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44755_Ward's World+MGH Nutrition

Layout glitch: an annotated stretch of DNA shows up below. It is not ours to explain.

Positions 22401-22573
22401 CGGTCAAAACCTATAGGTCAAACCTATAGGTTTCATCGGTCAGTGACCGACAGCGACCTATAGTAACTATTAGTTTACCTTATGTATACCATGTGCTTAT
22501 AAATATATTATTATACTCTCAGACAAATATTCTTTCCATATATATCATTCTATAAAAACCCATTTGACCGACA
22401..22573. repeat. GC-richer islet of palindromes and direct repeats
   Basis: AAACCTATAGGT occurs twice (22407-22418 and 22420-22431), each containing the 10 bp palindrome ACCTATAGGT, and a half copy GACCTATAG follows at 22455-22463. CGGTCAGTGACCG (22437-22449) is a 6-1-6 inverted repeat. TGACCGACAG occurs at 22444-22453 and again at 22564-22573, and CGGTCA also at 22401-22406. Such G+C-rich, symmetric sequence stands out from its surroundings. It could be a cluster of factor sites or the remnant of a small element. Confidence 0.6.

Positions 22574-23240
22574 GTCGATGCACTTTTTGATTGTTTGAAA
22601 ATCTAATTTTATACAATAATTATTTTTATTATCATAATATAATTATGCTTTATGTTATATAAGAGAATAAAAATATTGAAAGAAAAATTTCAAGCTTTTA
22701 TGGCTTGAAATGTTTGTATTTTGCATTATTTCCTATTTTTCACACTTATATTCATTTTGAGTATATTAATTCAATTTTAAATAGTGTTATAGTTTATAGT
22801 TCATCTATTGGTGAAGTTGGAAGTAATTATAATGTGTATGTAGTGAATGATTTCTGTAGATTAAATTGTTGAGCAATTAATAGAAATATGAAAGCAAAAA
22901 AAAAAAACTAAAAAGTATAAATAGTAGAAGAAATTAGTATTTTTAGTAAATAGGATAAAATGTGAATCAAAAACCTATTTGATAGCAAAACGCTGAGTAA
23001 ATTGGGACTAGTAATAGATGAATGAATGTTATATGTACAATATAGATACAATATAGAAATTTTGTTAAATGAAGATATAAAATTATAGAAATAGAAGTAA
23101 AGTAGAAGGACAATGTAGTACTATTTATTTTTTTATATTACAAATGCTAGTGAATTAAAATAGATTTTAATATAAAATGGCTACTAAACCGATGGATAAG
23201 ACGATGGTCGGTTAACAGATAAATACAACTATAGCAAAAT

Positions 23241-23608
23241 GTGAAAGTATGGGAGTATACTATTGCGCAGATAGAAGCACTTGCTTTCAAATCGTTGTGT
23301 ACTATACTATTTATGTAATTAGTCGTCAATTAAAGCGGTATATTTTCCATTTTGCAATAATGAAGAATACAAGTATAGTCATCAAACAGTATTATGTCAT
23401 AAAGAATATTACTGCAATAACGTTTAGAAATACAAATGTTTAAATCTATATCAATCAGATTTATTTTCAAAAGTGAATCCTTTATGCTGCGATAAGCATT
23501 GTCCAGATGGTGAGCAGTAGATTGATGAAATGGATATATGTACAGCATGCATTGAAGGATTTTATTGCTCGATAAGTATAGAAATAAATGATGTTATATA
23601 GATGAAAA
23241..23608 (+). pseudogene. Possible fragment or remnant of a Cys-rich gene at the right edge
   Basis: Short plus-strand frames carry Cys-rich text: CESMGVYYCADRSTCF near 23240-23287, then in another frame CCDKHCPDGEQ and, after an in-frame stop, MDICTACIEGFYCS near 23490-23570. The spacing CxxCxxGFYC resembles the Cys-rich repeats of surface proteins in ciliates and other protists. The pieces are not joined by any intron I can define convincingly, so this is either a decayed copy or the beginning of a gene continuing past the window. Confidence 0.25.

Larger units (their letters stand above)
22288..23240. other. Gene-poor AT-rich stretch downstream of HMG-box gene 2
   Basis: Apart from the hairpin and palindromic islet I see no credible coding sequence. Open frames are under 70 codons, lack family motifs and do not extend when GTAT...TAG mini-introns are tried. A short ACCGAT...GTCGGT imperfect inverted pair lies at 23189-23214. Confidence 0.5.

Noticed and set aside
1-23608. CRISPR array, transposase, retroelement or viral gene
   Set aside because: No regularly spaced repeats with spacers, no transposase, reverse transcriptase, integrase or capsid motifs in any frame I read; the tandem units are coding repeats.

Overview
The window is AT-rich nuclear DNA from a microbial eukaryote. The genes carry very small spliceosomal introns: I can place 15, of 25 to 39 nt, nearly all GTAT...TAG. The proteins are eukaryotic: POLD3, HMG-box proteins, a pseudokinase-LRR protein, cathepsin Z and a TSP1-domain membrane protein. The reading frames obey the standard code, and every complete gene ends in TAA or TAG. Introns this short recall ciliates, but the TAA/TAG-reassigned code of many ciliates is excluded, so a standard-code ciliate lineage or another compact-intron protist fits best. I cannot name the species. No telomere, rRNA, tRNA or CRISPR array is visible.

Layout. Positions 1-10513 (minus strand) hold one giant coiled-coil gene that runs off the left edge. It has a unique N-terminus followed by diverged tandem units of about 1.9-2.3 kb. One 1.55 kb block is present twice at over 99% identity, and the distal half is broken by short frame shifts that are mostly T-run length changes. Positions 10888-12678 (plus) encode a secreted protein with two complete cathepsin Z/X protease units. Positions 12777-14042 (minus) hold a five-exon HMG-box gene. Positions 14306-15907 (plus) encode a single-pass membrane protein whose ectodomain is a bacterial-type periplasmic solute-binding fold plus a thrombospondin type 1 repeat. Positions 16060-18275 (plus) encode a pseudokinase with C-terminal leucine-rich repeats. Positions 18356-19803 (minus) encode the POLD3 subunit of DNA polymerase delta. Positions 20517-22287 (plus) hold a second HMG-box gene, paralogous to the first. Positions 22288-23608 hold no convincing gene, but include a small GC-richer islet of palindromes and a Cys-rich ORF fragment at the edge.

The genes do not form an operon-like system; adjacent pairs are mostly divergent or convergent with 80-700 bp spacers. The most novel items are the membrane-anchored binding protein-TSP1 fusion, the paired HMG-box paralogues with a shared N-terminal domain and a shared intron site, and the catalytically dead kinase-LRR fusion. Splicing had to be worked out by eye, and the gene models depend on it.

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2 substances of diverse structure that are treated as a group only because, as nutrients, they are required in relatively small amounts). There are also a few known conditional nutrients, that is, essential components of cellular biochemistry that are not normally considered to be nutrients because they are made internally in adequate amounts, but that become nutrients under stressful conditions of increased need or diminished sup- ply. Vitamin D, for example, would not be considered a nutrient if adequate exposure of the skin to sunlight were consistently assured. Most nutrients were recognized in the nineteenth century, but the vitamins and some trace minerals did not become known as fundamental parts in the machinery of all living things until the early twentieth century. The discovery of vitamins and some of the trace minerals originally came about through the recognition of deficiency diseases, including beriberi, scurvy, pellagra, and rickets, which arise because of specific nutritional deficiencies that can be cured or prevented by supplying the needed nutrients. Different species of mammals have some distinctive nutritional needs. Guinea pigs, monkeys, and humans, for example, require an exogenous supply of ascorbic acid (vitamin C) to maintain life and health, whereas most animals, including rats, do not. Ascorbic acid, however, is an essential part of the metabolic machinery of animals that do not need an exogenous supply. Rat tissues, for example, are relatively rich in ascorbic acid; un- like guinea pigs, these animals are genetically endowed with biochemical mechanisms for producing ascorbic acid from carbohydrates. Nutritional Requirements The amounts of nutrients adequate for health are not well known for several reasons, including uncertainties in how to define adequacy, substantial individual variations due to genetic differences, and environmental influences. Even less is known about alterations in nutritional needs caused by various disease conditions, the use of pharmaceuticals, and injury. More is known about many aspects of the nutrition of livestock, laboratory animals, and pets than is known about human nutri- tion, and considerably greater care and expertise are exercised with prized animals than with humans, in part because animal diets can be more easily controlled. Early workers in human nutrition focused on the minimum amounts needed to prevent or cure acute deficiency diseases, such as scurvy and beriberi. Since that time, the Recommended Dietary Allowances and Adequate Intakes (RDAs and AIs, re- spectively; collectively called Dietary Reference Intakes) in the United States and similar recommendations in other countries include consideration of biochemical criteria of adequacy (Fig. 2). They also include approximate adjustments for age, sex, and pregnancy and lactation, along with rough estimates for some other sources of individual variation. However, statistical data needed to adequately assess individual variations are not yet available for any nutrient. Interests have shifted toward what may be more nearly optimal nutritional intakes based on the amounts needed to promote health (not merely to avoid disease or biochemical deficiency), longevity, and resistance to chronic disorders, including cardio- vascular diseases, cancer, hypertension, and diabetes. Increas- ing evidence indicates that nutrients also protect against environmental pollutants and some human birth defects that formerly were not believed to be nutrition-related. Animal studies have long shown that diets adequate for youths and adults may not be adequate for good reproduction, and that deficiencies or imbalances of virtually all nutrients can cause myriad physical and mental defects. Nutrition (continued) + ward ' s science Fig. 2: "Nutrition facts" labels found on food products advise and inform consumers about the food's nutritional value. The United States Food and Drug Administration (FDA) has designed a new label to reflect the latest scientific information; this label went into effect in 2018. (Credit: United States Food and Drug Administration)

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